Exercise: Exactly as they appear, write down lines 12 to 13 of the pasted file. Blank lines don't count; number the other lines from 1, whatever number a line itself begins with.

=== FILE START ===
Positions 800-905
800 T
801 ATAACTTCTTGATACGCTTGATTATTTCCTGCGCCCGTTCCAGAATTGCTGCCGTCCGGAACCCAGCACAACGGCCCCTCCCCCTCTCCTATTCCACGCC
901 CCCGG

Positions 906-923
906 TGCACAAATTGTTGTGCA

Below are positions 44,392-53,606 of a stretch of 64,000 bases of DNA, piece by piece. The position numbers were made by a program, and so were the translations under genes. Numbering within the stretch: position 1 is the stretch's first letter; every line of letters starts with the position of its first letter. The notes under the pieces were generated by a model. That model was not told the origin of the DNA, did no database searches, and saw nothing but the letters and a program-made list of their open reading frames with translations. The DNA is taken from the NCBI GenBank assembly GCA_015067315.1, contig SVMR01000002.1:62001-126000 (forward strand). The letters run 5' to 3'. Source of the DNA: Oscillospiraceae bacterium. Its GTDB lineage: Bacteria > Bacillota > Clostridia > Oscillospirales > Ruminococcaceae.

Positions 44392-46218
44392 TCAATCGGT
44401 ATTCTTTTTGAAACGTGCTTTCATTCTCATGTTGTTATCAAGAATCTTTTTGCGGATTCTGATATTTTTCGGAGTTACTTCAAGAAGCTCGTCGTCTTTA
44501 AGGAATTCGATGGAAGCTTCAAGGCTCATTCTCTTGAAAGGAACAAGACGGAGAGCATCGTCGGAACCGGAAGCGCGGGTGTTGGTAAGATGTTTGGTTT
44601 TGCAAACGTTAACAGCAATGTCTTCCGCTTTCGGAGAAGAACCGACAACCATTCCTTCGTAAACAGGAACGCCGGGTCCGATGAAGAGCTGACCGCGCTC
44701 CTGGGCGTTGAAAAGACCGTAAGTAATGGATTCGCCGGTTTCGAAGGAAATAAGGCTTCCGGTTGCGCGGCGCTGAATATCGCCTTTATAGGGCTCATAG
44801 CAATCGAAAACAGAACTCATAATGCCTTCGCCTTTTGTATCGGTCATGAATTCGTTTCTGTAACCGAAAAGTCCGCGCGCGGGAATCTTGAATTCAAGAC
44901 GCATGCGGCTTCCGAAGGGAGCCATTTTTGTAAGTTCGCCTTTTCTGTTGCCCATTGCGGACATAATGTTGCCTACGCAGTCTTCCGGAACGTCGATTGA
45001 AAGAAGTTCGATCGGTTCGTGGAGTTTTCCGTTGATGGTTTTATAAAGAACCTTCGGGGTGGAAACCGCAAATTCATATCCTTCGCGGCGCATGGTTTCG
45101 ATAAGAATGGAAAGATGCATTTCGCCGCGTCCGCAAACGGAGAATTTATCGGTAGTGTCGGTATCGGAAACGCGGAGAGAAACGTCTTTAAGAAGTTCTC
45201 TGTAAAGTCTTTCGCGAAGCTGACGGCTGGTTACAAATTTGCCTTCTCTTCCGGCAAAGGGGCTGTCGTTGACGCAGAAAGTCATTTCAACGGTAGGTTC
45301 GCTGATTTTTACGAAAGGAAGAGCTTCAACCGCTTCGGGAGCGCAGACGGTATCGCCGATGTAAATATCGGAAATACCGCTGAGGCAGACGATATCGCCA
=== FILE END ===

44601 TGCAAACGTTAACAGCAATGTCTTCCGCTTTCGGAGAAGAACCGACAACCATTCCTTCGTAAACAGGAACGCCGGGTCCGATGAAGAGCTGACCGCGCTC
44701 CTGGGCGTTGAAAAGACCGTAAGTAATGGATTCGCCGGTTTCGAAGGAAATAAGGCTTCCGGTTGCGCGGCGCTGAATATCGCCTTTATAGGGCTCATAG